Reserving Techniques – Chain-Ladder

The Chain-Ladder is an reserving technique often used to predict future claims for an insurance company. It uses run-off triangle of paid or incurred losses. There are several considerations as not to distort the numbers, for instance changes in premium. This subject can be made arbitrary complex however for the purpose in this text we assume that this has been handled and we focus on the practical steps to be…


IFRS 9 – Financial Instruments

IFRS 9 is in force as at 1 January 2018. IFRS 9 establishes principles for the financial reporting of financial assets and financial liabilities. At the moment you start selling on credit and issue invoices, you acquire the financial instruments – trade receivables.And IFRS 9 applies. - IFRS 9 does not define financial instruments. - IFRS 9 does not deal with your own equity instruments like your own shares, issued…


Solvency II – The Directive

Solvency capital requirements are part of the Solvency II Insurance Directive issued by the European Union (EU) in 2009. The directive aims to coordinate laws and regulations of the 28 EU members as they relate to the insurance industry. If the supervisory authorities determine that the requirement does not adequately reflect the risk associated with a particular type of insurance, it can adjust the capital requirement higher. Solvency II bring a market-consistent and risk-based…


SCR – Solvency Capital Requirement

The SCR – Solvency Capital Requirement - is the higher of the two capital requirements under Solvency II. The lower is the MCR. In most cases the Standard Formula is used to calculate the SCR. Once the SCR is calculated it is usually presented as a ratio of Own Funds. The five major components of the SCR is: Market Risk Underwriting risk for life, non-life and health Counterparty Default Risk…


LAT – Liability Adequacy Test

International Financial Reporting Standard 4 required liability adequacy testing (LAT). In non-life insurance, the most important components of LAT are run off analysis for claims provisions and unexpired risk reserve (URR) calculation. URR is defined as a prospective assessment of the amount that needs to be set aside in orders to provide for the claims and expenses which will emerge from unexpired risks and which is over and above the unearned premium reserve…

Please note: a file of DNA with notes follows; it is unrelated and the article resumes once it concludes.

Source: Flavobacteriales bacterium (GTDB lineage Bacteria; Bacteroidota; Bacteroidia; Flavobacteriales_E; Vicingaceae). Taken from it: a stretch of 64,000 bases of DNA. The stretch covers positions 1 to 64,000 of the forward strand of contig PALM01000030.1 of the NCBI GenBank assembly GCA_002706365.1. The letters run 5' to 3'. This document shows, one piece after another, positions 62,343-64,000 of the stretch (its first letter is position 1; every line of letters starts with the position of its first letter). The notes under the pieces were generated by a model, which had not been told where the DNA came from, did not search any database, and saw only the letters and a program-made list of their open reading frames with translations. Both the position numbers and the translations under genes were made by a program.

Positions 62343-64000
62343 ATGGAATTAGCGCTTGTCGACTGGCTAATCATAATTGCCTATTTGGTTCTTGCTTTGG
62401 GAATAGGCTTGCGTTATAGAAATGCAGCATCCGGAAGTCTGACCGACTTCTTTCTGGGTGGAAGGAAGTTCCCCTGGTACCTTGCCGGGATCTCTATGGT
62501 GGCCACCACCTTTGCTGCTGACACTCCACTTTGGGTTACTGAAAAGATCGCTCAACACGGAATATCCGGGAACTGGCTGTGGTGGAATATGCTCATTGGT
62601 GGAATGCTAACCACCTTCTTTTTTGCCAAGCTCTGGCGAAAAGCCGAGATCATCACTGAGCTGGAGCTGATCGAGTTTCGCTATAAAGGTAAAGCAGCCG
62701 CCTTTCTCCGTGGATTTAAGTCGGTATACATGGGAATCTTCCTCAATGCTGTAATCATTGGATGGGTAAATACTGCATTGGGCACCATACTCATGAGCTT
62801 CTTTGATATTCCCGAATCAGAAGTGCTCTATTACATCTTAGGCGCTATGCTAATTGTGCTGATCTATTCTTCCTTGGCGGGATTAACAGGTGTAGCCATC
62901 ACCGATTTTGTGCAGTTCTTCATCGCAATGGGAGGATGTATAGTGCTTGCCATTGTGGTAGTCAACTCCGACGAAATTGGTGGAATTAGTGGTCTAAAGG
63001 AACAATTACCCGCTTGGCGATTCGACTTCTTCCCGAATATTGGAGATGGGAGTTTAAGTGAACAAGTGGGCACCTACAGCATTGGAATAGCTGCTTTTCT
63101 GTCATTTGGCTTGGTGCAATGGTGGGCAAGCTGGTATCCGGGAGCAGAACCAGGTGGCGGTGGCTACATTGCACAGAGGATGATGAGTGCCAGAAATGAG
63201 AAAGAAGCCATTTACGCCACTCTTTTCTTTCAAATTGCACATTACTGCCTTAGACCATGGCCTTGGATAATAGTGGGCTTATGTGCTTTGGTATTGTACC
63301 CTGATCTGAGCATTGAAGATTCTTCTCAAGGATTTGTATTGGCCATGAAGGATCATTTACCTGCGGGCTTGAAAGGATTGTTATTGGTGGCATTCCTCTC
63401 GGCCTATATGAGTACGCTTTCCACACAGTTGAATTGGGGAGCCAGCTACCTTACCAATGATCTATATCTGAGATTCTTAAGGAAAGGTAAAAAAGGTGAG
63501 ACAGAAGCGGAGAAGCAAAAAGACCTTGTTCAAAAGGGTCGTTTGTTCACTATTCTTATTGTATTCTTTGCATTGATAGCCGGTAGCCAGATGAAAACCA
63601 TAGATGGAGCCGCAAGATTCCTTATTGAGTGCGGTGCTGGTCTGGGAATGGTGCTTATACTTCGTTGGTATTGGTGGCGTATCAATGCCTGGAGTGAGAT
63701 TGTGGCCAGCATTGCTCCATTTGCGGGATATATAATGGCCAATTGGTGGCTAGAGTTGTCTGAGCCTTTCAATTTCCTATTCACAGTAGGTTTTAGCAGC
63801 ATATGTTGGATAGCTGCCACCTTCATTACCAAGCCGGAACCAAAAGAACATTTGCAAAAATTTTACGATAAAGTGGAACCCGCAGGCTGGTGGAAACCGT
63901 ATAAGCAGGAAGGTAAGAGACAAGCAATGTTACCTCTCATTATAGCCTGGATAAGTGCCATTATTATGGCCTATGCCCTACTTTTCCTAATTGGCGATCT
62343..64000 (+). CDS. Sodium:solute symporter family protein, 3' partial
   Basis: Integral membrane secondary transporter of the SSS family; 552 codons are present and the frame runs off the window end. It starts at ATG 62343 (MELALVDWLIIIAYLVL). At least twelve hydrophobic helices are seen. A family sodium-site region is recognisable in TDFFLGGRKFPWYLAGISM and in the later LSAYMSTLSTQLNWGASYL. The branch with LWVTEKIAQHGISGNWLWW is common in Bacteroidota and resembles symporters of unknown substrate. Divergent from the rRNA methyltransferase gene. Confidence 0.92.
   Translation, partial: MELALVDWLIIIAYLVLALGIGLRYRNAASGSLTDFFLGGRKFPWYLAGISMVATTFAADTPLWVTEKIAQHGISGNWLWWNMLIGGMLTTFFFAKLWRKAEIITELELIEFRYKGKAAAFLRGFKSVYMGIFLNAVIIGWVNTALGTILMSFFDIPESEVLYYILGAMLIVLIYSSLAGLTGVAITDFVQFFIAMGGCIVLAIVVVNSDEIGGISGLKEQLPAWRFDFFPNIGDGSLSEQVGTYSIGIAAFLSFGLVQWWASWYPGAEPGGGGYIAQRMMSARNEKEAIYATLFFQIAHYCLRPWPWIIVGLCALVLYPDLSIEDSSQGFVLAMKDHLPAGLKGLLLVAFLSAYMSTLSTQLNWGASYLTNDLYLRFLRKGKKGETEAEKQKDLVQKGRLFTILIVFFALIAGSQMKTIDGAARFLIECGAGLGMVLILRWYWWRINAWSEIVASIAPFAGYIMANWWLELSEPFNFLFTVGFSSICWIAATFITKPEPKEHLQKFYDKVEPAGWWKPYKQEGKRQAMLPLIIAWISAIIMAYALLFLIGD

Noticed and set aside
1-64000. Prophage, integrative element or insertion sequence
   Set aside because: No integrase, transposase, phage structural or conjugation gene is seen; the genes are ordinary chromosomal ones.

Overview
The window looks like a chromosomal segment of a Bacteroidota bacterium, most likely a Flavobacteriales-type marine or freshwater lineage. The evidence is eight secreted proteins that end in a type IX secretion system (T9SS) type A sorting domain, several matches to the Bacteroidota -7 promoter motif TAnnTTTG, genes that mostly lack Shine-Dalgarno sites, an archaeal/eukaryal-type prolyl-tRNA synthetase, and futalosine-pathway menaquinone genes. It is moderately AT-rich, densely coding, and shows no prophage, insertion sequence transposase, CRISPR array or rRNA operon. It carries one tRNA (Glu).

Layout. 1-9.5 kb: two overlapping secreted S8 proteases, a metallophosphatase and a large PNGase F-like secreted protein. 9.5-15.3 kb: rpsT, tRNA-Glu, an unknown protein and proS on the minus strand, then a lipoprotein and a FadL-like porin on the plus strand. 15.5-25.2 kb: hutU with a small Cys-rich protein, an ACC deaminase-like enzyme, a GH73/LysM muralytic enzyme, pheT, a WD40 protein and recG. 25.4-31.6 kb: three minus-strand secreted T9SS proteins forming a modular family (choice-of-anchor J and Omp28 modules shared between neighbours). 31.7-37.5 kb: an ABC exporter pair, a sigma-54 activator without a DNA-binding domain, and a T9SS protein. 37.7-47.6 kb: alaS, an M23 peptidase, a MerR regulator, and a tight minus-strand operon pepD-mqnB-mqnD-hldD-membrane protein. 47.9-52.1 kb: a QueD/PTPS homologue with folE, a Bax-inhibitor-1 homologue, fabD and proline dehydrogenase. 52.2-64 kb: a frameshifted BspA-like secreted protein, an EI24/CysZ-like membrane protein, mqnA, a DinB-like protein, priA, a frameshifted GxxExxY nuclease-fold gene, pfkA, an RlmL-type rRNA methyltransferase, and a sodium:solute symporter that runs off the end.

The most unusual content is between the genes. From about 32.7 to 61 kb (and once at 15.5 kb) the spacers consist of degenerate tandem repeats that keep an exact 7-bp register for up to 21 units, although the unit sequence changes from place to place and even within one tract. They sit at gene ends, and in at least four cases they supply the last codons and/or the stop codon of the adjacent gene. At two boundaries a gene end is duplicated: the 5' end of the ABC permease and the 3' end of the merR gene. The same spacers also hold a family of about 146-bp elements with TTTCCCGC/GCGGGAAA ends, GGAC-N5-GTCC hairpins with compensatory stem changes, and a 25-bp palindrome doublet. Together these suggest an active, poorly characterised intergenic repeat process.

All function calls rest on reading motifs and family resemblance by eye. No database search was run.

Q&A on Regulation

EIOPA has published a new set of Q&A on the Solvency II regulation. Among the content is: (EU) No 2015/2450 with regard to the templates for the submission of information to the supervisory authorities 29-Jun-2017 Commission Delegated Regulation (EU) 2015/35 supplementing Directive 2009/138EC Have a look at the link at the top in this post for the latest updates on regulation from EIOPA.


IFRS Reserving – Life

Life insurance reserves are generally longer term than non-life reserves. It is also common that they include a savings element. Meaning that the future liabilities are offset by for instance the value in a fund, accounted for on the asset side of the balance sheet. Savings contracts Withing life insurance there are many different kinds of contracts. For instance the straight forward 1-year deaths policies or longer contracts as the…


Unallocated or Allocated

ULAE vs. ALAE Definition Loss adjustment expense is the cost incurred by the insurer at the time of settling claims. Description These expenses arise since insurers need to prove the truthfulness of the event that has caused the insured to ask for claim. Insurers then need to investigate and verify the event before settling claims. This is a pivotal component as the absence of such a mechanism can lead to…


Correlation Matrix

What is a Correlation Matrix? A correlation matrix is a table showing correlation coefficients between variables. Each cell in the table shows the correlation between two variables. Most often the matrix is symmetric. Further to that a ratio of 100% means perfect correlation whereas 0% means no correlation. Regarding Solvency II purposes the official source is the Commission Delegated Regulation 2015/35, and the reason that these are used under Solvency II…


Embedded Value – EV

Embedded Value (EV) or Market Consistent Embedded Value (MCEV) describes the value embedded in the business. This is typically mostly used in the life business because of the longer term of the insurance contracts. The traditional measures are not always accurate. Hence the need for MCEV. Balance sheet The balance sheet measure assets & liabilities. Because of that it does not really take into account unrealised gains and losses. Profit…

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